Learn How to Watch Surfing
Have you ever watched a football game on TV, and as the teams line up for the snap said to yourself, “They’re definitely going to run it...” ?
How did you know? Because you’ve watched tons of football and have learned how to pick up on situational clues that help inform what will happen next. Maybe it was third-and-one, and the offense stacked the line with two extra tight ends. Or the wideout moved in motion toward the ball for another layer of blocking. Whatever the clues, it took a well-trained eye to recognize them and form a foundational understanding of what was going to happen before it happened.
The same thing is true with surfing! The difference is most homes in America are not watching dozens of hours of surfing each year. In fact, most people have watched very little surfing at all. Even if you fall in the rare minority of folks who revel in watching surf films and edits on Instagram, you’re only ever seeing the highlights and never the full picture.
You can’t learn to play football by watching the highlights, and you can’t learn to surf by watching the clips— You learn by watching the whole game.
So before you wrestle your way into a borrowed wetsuit for the first time—plant yourself on a towel and watch. Don’t watch the Wedge on a 20 foot south swell in July, watch your local beginner break. Where are the families surfing? Where are the old guys, the moms, the 10-year-old kids waiting for waves? Where are the best longboarders in town perched with eyes out to sea ?
Sit still on the sand, and immerse yourself in the whole scene.
I’m willing to bet that you’re going to see a lot of good surfing, a lot of bad surfing, and a lot of cringy mishaps—you know, near-misses, lost boards, and fiberglass-denting collisions. But what you will also see is where the waves break, where the best surfers sit, and where the impact zone is. Here is my short list of things to watch for while you study the lineup:
- What is the surf doing today and are you comfortable in those conditions?
- Where are surfers paddling out?
- Are there both lefts and rights? (Waves that can be ridden either direction down the beach)
- Watch the best surfer(s) in the water: where are they sitting, which waves are they taking off on?
- Where are the novice surfers sitting and taking off? (Oftentimes it will be off to the shoulder—slightly down the line—from where the best surfers are.)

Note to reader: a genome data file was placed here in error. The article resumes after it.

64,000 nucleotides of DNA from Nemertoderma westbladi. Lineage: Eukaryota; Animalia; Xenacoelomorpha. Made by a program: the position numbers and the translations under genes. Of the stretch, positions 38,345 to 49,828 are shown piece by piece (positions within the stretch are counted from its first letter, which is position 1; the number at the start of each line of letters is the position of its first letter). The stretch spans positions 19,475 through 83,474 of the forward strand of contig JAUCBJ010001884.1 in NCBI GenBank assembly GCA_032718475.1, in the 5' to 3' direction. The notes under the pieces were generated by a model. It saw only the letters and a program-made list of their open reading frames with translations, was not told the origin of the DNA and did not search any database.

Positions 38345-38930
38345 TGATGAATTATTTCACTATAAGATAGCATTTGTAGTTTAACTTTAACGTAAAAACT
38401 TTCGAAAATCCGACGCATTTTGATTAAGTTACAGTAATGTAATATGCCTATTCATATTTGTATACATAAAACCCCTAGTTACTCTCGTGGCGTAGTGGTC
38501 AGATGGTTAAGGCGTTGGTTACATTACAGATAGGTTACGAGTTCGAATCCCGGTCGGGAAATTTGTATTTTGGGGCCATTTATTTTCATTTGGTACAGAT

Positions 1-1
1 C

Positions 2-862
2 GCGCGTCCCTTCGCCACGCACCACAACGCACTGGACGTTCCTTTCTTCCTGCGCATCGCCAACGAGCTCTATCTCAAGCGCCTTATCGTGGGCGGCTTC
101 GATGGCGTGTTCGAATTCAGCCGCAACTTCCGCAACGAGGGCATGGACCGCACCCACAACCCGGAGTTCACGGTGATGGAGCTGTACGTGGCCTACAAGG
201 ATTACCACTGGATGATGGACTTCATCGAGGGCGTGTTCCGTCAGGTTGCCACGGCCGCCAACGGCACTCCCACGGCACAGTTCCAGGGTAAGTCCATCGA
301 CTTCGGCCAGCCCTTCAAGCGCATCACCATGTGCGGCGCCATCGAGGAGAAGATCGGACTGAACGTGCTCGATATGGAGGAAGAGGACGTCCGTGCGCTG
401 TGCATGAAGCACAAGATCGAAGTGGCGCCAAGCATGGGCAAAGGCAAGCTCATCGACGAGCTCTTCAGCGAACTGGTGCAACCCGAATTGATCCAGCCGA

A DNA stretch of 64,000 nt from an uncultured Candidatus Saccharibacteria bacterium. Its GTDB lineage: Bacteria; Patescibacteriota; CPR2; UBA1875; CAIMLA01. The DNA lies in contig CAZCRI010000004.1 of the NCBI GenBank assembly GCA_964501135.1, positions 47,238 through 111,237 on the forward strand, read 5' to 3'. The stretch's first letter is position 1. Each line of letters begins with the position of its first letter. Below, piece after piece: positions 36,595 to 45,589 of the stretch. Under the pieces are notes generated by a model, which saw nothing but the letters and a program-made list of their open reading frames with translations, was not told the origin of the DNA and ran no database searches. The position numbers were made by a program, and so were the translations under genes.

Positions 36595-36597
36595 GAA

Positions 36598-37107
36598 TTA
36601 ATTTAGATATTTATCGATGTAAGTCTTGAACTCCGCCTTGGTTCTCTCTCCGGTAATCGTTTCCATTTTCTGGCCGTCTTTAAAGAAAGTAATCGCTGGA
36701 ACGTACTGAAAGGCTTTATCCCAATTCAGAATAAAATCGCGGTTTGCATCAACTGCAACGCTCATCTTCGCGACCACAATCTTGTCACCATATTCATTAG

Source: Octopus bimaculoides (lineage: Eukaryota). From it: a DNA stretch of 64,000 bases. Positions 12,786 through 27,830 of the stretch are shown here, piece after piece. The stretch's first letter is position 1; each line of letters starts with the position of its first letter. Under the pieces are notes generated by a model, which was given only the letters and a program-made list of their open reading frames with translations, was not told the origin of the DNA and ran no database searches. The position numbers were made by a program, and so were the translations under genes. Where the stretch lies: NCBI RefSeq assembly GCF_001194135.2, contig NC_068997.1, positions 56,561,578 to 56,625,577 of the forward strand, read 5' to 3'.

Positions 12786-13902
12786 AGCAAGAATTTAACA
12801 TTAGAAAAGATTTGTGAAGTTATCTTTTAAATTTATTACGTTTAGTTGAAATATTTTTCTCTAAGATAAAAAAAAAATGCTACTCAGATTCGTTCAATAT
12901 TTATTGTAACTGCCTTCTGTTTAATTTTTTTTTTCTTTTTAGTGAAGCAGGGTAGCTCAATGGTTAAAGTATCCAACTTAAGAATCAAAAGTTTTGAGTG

- Are there any little peaks breaking that nobody else seems to be taking advantage of?
- What kind of boards are everyone else in the lineup riding? Are they riding equipment that resembles yours? (Hopefully there are a bunch of longboards and mid-lengths in the water, because that’s a clue that you’re probably in a decent place to learn).
Once you can answer the questions above, take it a step further… start trying to predict how different situations will play out:
- Watch a surfer paddling for a wave—is (s)he going to catch it? Is (s)he very obviously not in the right spot?
- Watch a set wave break the horizon—does it look like this is going to be a really good one? Try to predict which surfer is going to get it based on the position they are sitting in the lineup.
- Watch people up and riding—can you see a potential collision brewing long before it happens?
- Did someone time their paddle-out poorly and end up taking a set wave on the head? Could they have waited one more minute and had a much easier path out to the lineup?
Just like the football analogy, the ability to read all the variables and start making educated guesses about what is happening next means you are really starting to understand the subtleties of what is happening in the surf zone.
This ability comes with time—of course—but it also comes with watching with purpose.
As you familiarize yourself with the surf lineup, use your time wisely and watch with intention.
I promise you it will speed up the learning curve tremendously.
This article is an excerpt from our upcoming Almond's Guide to Your First Year of Surfing